The test to apply is whether, under the facts and circumstances of this case, the words described in the specification would have caused an average person to react by immediately committing a violent or turbulent act in retaliation. Proof that a retaliatory act actually occurred is not required.

Slip op. at 5-6 (emphasis in original).

Writing for the majority, Judge Ryan finds that this instruction was erroneous and that the defense request for a different instruction was sufficient to preserve the error and place the burden on the Government to prove the error harmless beyond a reasonable doubt. Then, considering the defense strategy and the Government’s closing argument, she finds that the error was not harmless.

Judge Ohlson’s dissent, however, reviews the instruction for plain error because he concludes that the appellant’s mere request for a different instruction (and failure to object to the instruction actually given) did not preserve the error. Applying the plain error standard – where the appellant has the burden to prove prejudice – he finds the instruction adequate and would affirm the conviction.

Judge Stucky joins Judge Ohlson’s dissent and would also affirm the conviction, but he also writes separately to suggest that the provoking or reproachful nature of speech should be evaluated not from the perspective of the person to whom the words were directed but rather by the situation in which the words were used.

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Audio of yesterday’s oral arguments at CAAF is available at the following links:

United States v. Busch, No.15-0477/AF (CAAFlog case page): Oral argument audio.

United States v. Killion, No.15-0425/AF (CAAFlog case page): Oral argument audio.

CAAF will hear oral argument in the Air Force case of United States v. Killion, No.15-0425/AF (CAAFlog case page), on Wednesday, October 7, 2015. The court will review the appellant’s conviction of using provoking speech in violation of Article 117, with the following issues:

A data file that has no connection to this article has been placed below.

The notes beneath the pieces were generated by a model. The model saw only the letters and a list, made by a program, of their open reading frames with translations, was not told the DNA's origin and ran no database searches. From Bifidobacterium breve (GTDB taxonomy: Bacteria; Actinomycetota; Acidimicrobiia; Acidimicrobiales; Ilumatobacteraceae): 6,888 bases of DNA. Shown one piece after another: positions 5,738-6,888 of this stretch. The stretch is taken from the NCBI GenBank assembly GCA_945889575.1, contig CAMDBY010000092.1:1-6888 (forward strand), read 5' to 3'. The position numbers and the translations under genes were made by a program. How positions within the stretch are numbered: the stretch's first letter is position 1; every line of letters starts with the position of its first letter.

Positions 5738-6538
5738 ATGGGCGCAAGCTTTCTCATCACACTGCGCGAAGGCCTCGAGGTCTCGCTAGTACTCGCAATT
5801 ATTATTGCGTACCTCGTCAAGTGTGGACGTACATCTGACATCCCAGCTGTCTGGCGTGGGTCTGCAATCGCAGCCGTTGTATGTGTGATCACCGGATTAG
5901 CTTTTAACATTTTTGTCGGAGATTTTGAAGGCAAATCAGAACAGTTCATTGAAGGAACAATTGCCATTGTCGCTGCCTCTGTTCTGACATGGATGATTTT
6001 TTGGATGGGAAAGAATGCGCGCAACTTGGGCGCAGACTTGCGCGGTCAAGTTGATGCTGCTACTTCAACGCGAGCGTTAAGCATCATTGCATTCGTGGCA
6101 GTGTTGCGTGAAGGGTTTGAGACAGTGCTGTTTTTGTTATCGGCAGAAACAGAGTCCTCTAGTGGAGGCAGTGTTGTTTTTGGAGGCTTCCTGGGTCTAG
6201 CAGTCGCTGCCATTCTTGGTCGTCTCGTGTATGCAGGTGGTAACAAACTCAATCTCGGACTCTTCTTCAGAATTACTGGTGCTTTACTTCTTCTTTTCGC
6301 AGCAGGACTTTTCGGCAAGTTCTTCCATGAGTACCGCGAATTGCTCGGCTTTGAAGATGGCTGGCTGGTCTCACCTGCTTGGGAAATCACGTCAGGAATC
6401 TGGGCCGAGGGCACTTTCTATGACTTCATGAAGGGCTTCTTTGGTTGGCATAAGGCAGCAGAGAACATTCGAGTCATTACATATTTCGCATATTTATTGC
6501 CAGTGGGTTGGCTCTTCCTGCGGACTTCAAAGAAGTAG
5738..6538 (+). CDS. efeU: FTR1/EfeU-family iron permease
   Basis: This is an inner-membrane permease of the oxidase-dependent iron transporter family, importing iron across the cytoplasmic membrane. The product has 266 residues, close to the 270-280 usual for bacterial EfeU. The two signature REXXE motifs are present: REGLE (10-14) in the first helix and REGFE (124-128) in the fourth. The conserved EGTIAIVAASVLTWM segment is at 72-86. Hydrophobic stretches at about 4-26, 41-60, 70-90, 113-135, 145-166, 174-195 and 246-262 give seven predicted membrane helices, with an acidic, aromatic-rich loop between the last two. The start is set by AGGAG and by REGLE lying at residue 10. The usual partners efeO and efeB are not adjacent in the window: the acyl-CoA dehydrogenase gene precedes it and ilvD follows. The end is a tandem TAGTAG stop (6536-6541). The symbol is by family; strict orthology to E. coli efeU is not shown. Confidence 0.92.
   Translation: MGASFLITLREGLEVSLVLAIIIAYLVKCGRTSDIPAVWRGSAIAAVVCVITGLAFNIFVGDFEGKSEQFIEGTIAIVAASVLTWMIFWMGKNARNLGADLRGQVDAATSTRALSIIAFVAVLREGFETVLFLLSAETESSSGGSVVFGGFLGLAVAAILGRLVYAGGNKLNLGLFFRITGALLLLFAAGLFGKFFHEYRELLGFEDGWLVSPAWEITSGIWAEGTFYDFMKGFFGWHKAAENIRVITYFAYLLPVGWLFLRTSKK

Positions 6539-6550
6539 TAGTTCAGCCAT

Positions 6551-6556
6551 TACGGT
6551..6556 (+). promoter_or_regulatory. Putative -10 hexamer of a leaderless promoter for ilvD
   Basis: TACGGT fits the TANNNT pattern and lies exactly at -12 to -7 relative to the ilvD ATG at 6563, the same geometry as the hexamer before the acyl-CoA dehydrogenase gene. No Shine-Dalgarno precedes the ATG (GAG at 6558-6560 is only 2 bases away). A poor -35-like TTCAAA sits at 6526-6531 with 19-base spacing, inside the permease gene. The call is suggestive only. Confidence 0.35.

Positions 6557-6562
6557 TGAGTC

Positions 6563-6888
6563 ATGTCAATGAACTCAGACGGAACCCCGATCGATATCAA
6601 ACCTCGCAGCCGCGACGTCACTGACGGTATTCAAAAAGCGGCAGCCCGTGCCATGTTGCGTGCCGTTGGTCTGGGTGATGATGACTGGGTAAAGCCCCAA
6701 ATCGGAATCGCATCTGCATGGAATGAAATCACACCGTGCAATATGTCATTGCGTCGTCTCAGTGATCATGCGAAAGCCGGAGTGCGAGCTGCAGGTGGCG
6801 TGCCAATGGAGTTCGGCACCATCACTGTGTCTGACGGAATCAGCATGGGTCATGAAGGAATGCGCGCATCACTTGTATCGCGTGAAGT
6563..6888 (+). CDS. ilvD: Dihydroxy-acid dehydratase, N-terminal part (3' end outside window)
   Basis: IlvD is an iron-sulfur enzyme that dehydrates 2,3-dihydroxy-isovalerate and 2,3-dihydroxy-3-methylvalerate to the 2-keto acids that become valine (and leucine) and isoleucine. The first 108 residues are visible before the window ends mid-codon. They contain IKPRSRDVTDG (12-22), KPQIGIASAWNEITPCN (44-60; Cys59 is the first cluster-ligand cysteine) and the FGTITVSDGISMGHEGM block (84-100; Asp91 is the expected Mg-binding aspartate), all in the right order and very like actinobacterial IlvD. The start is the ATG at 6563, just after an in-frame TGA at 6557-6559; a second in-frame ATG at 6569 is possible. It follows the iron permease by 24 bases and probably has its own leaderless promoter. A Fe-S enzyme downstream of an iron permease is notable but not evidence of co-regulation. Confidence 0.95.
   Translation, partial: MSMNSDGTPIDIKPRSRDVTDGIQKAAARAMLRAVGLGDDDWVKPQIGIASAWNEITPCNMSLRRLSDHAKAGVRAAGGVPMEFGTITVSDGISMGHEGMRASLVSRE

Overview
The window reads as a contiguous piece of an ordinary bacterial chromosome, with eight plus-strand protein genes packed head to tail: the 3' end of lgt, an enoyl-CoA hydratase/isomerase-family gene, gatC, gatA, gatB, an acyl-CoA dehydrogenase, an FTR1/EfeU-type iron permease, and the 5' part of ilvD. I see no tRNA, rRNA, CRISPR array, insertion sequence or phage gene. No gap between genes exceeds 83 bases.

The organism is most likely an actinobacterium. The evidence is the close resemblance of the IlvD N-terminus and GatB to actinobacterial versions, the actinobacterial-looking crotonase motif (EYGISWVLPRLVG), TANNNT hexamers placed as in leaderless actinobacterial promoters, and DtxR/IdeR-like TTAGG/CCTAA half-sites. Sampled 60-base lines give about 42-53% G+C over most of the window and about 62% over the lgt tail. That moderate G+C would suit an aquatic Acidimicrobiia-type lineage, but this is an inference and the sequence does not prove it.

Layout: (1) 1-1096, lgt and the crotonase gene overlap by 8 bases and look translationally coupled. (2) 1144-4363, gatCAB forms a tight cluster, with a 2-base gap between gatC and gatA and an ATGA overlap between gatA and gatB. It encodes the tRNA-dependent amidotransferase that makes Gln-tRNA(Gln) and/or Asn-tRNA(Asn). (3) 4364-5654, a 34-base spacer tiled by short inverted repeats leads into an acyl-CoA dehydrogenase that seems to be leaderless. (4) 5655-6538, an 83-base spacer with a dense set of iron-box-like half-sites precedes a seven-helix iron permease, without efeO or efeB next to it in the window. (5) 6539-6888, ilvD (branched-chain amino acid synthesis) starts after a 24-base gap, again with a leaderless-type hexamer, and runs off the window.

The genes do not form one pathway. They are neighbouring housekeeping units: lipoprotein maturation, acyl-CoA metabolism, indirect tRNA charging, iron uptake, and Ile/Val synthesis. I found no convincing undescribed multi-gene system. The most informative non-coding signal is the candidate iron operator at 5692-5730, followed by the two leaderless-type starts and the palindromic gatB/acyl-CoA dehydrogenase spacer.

I. Whether appellant’s conviction for provoking speech is legally insufficient because “under the circumstances” his words were not reasonably likely to provoke violence.

II. Whether the military judge’s instructions regarding provoking speech were deficient under the facts and circumstances of appellant’s case.

At a special court-martial the appellant pleaded guilty to drunk and disorderly conduct and unlawful entry in violation of Article 134, and not guilty to resisting apprehension in violation of Article 95 and wrongfully using provoking speech in violation of Article 117. A panel of members with enlisted representation convicted the appellant of the speech offense, acquitted him of resisting apprehension, and then sentenced him to confinement for 14 days, reduction to E-1, a reprimand, and a bad-conduct discharge.

The appellant’s court-martial was based on the following events:

After a night of excessive drinking, the appellant became belligerent and disorderly, accosting strangers with profane outbursts and resisting his friend’s efforts to convince him to return home. Instead, the appellant jumped a fence and entered the apartment of a noncommissioned officer (NCO) he did not know, frightening the residents and neighbors who called security forces. The appellant was apprehended and evaluated on scene by emergency medical technicians who decided to transport him to the base emergency room.

Once there, while undergoing treatment for his altered mental state and injuries to his wrist and knee, the appellant lashed out at the medical providers both physically and verbally. Struggling against restraint by two security forces members and the medical staff, he verbally accosted several medical providers, calling one female nurse a “c[**]t” and medical technicians “Asian douchebags” and “ch[*]nk.” This continued intermittently for over an hour, ending only after the medical staff determined it was necessary to sedate him.